Talking With The Enemy: Braves at Nationals

I recently exchanged questions with blogger Patrick Reddington who manages the Washington Nationals' SBN blog Federal Baseball. Here are 5 questions I asked him:

Q:  The Nationals are coming into the series with a record of 13-12 and have been one of the biggest surprises of the early season. What has gone well for the Nats early in the 2010 season?

A:  I don't think anyone thought Ivan "Pudge" Rodriguez would be hitting .400 through his first 19 games, considering he was signed to share time behind the plate with Jesus Flores, whose recovery from surgery has taken longer than expected. Pudge has unexpectedly ended up as the Nationals' (just about) everyday starter. I'd also guess that Livan Hernandez winning three of his first four starts while anchoring the starting rotation is a surprise to some. Adam Dunn's not hitting much, but when he does he doubles or goes deep and the rest of the time he's walking and even playing respectable defense at first to compensate for his lack of production. But the biggest improvement is in the Nats' bullpen where Matt Capps has converted 10 of 10 save opportunities with the help of set-up man Tyler Clippard and some at-times exceptional defense from Willie Harris and Nyjer Morgan. Pitching and defense to put it simply, that's what's gone well.

Q:  The Braves will face Livan Hernandez on Tuesday and he's 3-1 with an ERA of 0.87. What in the world is he doing to be so successful?

A:  My own opinion is that a proud veteran Livan Hernandez found himself unemployed long after Spring Training had started this year and has used what he sees as disrespect to motivate himself to show the baseball world, the Nats included, that they were wrong to think he was done. From all reports, Pudge Rodriguez and Livan have clicked too, in terms of pitch calling and their approach to retiring batters, with Livan using the same slow stuff, location and an ability to avoid the barrels of opponents' bats to limit solid contact and help him strand the majority of runners he's allowed on.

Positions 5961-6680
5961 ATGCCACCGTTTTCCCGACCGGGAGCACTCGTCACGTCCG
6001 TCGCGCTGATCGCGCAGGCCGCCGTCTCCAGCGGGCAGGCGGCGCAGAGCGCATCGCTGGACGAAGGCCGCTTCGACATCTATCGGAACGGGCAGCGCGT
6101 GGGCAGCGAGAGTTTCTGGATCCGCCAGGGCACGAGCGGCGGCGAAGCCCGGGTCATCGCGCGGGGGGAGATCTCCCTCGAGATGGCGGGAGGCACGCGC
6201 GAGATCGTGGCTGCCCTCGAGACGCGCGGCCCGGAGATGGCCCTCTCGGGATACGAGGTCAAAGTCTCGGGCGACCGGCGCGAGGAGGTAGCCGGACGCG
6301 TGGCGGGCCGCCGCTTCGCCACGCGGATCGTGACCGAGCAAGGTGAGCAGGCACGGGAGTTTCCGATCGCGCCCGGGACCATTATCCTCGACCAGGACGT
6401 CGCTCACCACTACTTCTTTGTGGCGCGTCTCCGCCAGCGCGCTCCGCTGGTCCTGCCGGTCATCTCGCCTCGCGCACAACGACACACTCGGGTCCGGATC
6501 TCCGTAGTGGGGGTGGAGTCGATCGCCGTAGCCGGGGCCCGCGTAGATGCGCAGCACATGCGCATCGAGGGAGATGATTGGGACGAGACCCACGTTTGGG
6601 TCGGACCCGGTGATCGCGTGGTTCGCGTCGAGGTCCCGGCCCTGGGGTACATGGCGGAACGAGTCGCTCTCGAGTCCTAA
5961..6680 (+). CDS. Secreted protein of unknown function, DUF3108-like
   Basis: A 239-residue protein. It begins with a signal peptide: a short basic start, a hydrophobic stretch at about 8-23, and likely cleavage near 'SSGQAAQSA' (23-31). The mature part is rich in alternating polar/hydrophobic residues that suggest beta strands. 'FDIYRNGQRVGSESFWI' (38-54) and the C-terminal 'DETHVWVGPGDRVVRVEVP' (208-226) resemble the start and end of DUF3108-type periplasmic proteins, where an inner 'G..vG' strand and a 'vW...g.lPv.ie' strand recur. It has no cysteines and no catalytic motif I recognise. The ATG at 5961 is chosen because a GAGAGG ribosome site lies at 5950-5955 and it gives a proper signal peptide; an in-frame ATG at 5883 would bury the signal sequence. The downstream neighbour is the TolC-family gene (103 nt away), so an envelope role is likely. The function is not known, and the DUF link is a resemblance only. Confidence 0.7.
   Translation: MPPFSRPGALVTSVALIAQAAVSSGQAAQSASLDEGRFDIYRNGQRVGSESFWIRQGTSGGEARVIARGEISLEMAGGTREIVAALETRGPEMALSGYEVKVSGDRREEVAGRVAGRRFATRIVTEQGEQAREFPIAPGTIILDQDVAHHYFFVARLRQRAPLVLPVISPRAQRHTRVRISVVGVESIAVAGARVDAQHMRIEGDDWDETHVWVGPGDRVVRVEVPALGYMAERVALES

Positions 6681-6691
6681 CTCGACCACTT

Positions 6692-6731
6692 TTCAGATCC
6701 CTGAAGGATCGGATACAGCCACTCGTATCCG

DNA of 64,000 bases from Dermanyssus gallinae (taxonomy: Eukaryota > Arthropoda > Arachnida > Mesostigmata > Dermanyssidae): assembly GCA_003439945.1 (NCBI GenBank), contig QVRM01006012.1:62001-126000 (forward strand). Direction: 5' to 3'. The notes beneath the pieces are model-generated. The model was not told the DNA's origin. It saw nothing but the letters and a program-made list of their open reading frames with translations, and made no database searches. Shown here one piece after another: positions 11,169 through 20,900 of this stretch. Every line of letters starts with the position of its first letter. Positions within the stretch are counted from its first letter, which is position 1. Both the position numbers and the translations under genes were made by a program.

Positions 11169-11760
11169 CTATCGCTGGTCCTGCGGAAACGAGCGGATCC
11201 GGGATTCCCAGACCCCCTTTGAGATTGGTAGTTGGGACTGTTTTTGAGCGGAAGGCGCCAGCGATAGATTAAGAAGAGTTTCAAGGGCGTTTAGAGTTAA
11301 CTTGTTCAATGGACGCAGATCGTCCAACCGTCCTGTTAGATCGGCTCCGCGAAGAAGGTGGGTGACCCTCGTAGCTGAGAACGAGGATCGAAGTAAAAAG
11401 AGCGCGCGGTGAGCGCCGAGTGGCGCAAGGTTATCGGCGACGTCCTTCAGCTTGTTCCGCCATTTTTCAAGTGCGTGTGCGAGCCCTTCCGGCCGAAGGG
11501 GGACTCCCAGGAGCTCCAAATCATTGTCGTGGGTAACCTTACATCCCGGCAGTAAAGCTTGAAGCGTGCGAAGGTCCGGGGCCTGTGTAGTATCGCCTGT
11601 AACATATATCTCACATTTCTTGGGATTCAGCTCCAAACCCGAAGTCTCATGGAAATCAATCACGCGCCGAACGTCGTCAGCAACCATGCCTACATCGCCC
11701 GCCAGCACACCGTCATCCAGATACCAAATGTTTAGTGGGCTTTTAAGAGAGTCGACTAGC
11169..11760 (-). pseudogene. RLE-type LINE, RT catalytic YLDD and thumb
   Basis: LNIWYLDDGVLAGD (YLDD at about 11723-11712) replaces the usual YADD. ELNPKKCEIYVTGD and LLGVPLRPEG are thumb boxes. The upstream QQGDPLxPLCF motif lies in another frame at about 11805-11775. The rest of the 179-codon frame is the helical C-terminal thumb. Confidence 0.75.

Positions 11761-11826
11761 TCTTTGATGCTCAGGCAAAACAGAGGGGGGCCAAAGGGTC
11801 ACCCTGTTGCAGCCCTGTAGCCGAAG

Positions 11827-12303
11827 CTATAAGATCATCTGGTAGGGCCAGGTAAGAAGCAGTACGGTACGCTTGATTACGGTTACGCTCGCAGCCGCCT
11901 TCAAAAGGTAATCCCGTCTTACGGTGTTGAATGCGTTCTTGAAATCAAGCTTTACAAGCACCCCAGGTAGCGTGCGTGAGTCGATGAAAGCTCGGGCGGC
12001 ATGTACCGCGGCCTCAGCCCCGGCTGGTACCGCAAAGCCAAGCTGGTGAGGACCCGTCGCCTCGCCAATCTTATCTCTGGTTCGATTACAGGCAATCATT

Q:  For the next 5 years, take your pick: Tommy Hanson and Jason Heyward or Stephen Strasburg and Ryan Zimmerman. Why?

A:  I've said a couple times that if Stephen Strasburg ends up as good as Tommy Hanson has been so far for Atlanta the Nationals will be lucky. The fact that a no.1 overall pick will have to overachieve to match what Hanson, a 25th Round pick in 2005 has done so far in his career in Atlanta's organization tells you all you need to know about the random results the First-Year player draft can produce. With Ryan Zimmerman you have a Gold Glove-winning power hitting third baseman vs Jason Heyward, who looks now like he could be a dominant power-hitting outfielder for years to come. I'll take my chances with Strasburg and Zimmerman, though the Hanson/Heyward tandem has youth on their side. Zimmerman's already firmly established as a franchise player, and one of the best defensive third basemen in baseball and Strasburg's considered by scouts everywhere to be the best pitching prospect in a generation. You can't go wrong either way though...

Q:  Most Atlanta fans know about Zimmerman and Adam Dunn. Besides these 2 guys, who has hit well for the Nats this season?

A:  Pudge, as mentioned above. Josh Willingham has slowed some recently, but he carried the Nats for a stretch where Zimmerman was out and Adam Dunn wasn't hitting. Ian Desmond has been getting on and providing some of the power (not to mention defense) that the Nationals weren't getting out of Cristian Guzman, who lost the starting job at short to the young infielder. But it's really Pudge's unexpected production at the plate that's been the biggest change for the Nats, who got little or no offense out of catchers Wil Nieves and Josh Bard last year when hard-hitting Jesus Flores went down with injury. The two-year deal the Nationals gave Pudge is looking prescient right now...

Q:  What would be considered a success for the Nationals this season? 70 wins? 81? A non-last place finish?

A:  From the start I've said 70-72 wins, or an 11-13 game improvement over last year's 59-103 record would be a reasonable goal. An improvement to a .500 record, or a twenty-two game jump is really a big leap forward, and more than you'd expect from most teams from year to year. The Nationals, however, have been quick to point out that this isn't the same team that lost 100+ games in each of the last two seasons, so judging them on the win totals they've posted in those campaigns doesn't necessarily make sense. I think, thanks to Stan Kasten's constant references to what the Braves were able to do between 1988 and 1991, some fans of the Nationals are waiting for a sudden, dramatic jump in the standings, but with the sort of wholesale rebuilding Washington's done, I'd expect a gradual improvement and maybe Wild Card contention in the next year or two, as opposed to a World Series appearance in the next few seasons.

A big thanks to Patrick Reddington for his great answers to these questions.

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